Not good but not bad either This film could never be confused with the big-budget version that’s currently doing the rounds in cinemas but for a cheap mock-buster, it’s not all bad. I wouldn’t call this a good film but I found it to be charming in an amateurish way.The production values and dialogue are quite clearly amateurish and there isn’t much in the way of dramatic acting – the actor playing Holmes is partically un-dramatic and speaks too quietly for a leading role – but again both Holmes and Watson are charming in their own way and have a nice and playful chemistry together. Gareth David-Lloyd makes a sweet but quiet Watson who’s a bit bumbling as times (surprise surprise, though he gets to help save the day in small ways) and Dominic Keating isn’t used all that much until the final 30 minutes of the film but he gives the most professional performance of all the actors involved.The story wasn’t too bad if you don’t think about it too much – the bad guy (partly out of revenge) wants to use mechannical monsters to wreek havoc on London – but it is over-the-top at times and I wouldn’y buy this film for the story alone.So overall, I wouldn’t advise people to buy this film if they’re looking for a professional movie to watch with friends or family but if you’re in the mood to watch something silly that involves Sherlock Holmes, mechanical monsters and a cheap but charming 19th century backdrop (and you don’t mind films that have an amateur feel to them) give this a go.For a cheap film, I’d give this 7 out of 10. For a film in general, I’d give it 3 out of 10.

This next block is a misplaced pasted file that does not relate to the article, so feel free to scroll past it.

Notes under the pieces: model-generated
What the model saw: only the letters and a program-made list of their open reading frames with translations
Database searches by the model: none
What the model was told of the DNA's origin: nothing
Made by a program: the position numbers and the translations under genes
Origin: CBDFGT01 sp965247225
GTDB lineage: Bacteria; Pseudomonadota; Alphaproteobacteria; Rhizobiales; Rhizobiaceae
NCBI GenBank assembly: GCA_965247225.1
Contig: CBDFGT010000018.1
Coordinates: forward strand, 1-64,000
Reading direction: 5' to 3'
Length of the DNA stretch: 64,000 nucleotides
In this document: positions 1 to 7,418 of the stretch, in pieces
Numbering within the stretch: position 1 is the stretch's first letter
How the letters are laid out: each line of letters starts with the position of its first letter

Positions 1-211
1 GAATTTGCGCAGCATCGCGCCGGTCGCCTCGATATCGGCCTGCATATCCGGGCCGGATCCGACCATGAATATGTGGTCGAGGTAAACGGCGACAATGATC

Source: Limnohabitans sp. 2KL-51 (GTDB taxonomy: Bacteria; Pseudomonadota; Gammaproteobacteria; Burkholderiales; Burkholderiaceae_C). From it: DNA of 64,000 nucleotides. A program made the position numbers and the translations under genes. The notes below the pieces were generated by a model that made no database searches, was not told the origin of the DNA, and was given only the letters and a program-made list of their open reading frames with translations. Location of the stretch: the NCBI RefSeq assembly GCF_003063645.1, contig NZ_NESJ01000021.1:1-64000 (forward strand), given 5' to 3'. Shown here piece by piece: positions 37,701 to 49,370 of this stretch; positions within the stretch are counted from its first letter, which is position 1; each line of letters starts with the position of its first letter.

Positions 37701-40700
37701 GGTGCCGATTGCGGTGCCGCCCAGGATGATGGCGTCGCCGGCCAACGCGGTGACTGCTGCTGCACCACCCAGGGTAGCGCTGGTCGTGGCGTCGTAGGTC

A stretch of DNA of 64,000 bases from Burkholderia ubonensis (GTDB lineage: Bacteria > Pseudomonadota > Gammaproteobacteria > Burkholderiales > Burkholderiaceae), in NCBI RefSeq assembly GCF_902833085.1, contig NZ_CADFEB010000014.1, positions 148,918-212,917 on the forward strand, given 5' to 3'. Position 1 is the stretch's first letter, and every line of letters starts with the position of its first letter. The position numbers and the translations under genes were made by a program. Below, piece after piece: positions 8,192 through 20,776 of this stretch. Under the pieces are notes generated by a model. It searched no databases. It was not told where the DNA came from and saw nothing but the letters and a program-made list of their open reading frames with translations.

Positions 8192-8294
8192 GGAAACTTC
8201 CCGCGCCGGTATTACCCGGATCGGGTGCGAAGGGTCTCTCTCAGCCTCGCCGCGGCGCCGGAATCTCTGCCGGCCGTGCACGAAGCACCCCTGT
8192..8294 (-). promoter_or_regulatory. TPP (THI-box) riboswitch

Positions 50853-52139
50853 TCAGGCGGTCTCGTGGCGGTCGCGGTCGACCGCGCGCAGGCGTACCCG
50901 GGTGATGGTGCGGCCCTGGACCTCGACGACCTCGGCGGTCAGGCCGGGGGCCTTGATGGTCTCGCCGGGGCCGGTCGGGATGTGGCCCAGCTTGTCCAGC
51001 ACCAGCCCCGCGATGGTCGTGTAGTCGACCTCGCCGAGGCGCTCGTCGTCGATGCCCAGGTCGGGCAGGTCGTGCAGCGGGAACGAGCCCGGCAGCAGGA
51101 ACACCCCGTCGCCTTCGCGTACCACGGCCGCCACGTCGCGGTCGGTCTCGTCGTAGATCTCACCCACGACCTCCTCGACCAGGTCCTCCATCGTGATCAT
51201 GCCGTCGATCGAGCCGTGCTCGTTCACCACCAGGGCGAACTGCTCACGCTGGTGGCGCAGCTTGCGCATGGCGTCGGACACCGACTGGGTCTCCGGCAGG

A Study in Maroon(s) So you’ve looked at the cover and thought – ” Hey, Ianto from Torchwood is playing Dr Watson and that blok who used to be in Desmonds and Star Trek:Enterprise is in it, and since he’s English and looks a bit Robert Downey Jr there, presumably he’s Holmes. This might be worth a look after all.”Only, he’s not. No, somehow the idea of having one of only two recognisable actors play ” The Great Detective” was too obvious for the makers of this movie and they went for complete unknown Ben Syder as Holmes. This is problematic for two reasons – one, he’s the shortest actor of the leading cast which gives us, for the first time ever, the bizarre sight of a Dr Watson a foot-and-a-half taller than Holmes and two, he can’t act.No, really – that’s not a cheap shot. The man cannot act. Indeed at times he can barely say his lines. Syder’s delivery would be all wrong if he had a delivery but he generally sounds weak and unconvincing, and occasionally looks as if half way through a scene he’s lost all confidence in himself and dries. This would appear to be his only credit according to the IMDB – launching out as one of the most beloved and iconic characters in English literature and world film is either an act of amazing chutzpah or foolish indulgence. It’s like watching your little brother doing his Charlie Chan impersonation.He barely manages to stand properly – lining-up opposite his fellow players is beyond him, which is problematic since it allows Gareth David-Lloyd, who obviously does know some stagecraft, to manoeuvre his “partner” in such a way that Gareth gets the best framing and Syder shows us the back of his neck. It becomes quite hilarious to watch. Imagine if during the making of the “comedy” Hound of the Baskervilles Peter Cook had lurched on set one day and announced that henceforth Dudley would be playing Holmes – that’s how this comes over.David-Lloyd, on the other hand, demands full credit – he’s in there, plugging away like a trooper and reading lines with the conviction that only three years playing opposite John Barrowman can give one. This is his chance at a leading role, and he seizes it and runs with it, bringing us a Watson who deserves to be in a much better movie, and giving Jude Law a run for his money. Dominic Monaghan, who surely can’t have cost that much to hire, clanks about in an iron suit ( another Downey Jr in-joke I presume ) that’s obviously made out of cardboard – and precious, expensive cardboard given how gingerly he moves in it ( unless it’s pinching him in the un-mentionables ) – reading his lines with relish. He’s good, but all that makes the viewer do is wonder why he isn’t Sherlock……sorry, Robert. Yes, that’s right. So ridiculous is this movie that it attempts to rewrite canon madly, giving us an evil Holmes brother we’ve never heard of before ( Guess who plays him ? Go on, guess…I bet you can ! ), and a new first name for the Great Detective. We have a lengthy scene where our pals can see a ship-wreck underwater from the top of some cliffs and Watson – er…climbs down for a better look. Another where they are stalked by a dinosaur in a park, which no-one notices, and a Buckingham Palace that is located in – well, it looks to be the same park, actually.Add in a giant octopus that pulls entire steam-ships to their doom but can be hung in the loft to dry, a veloci-raptor that stalks the streets of London, unseen no less, killing doxies ( take that, Alan Moore ! As of now you only came up with the SECOND- daftest suggestion for the Ripper’s true identity… ), one that kills off another character because he knows too much ( hah hah – this is one clever dinosaur, I tells ya !). There’s a clockwork assassin because, well, why not ? – a mechanical dragon and Lestrade as the cleverest detective in London. That last is, of course, the least believable thing in the movie.In short, it’s what Ed Wood would have written if he had been given a pile of raw footage, a half-dozen actors and two days worth of shooting time. ” Make a movie with the words ” Sherlock ” and ” Holmes ” in the title, but don’t put the two words together in the script in case he’s not public domain. Keep it cheap.”. It’s…entertaining. -ish.
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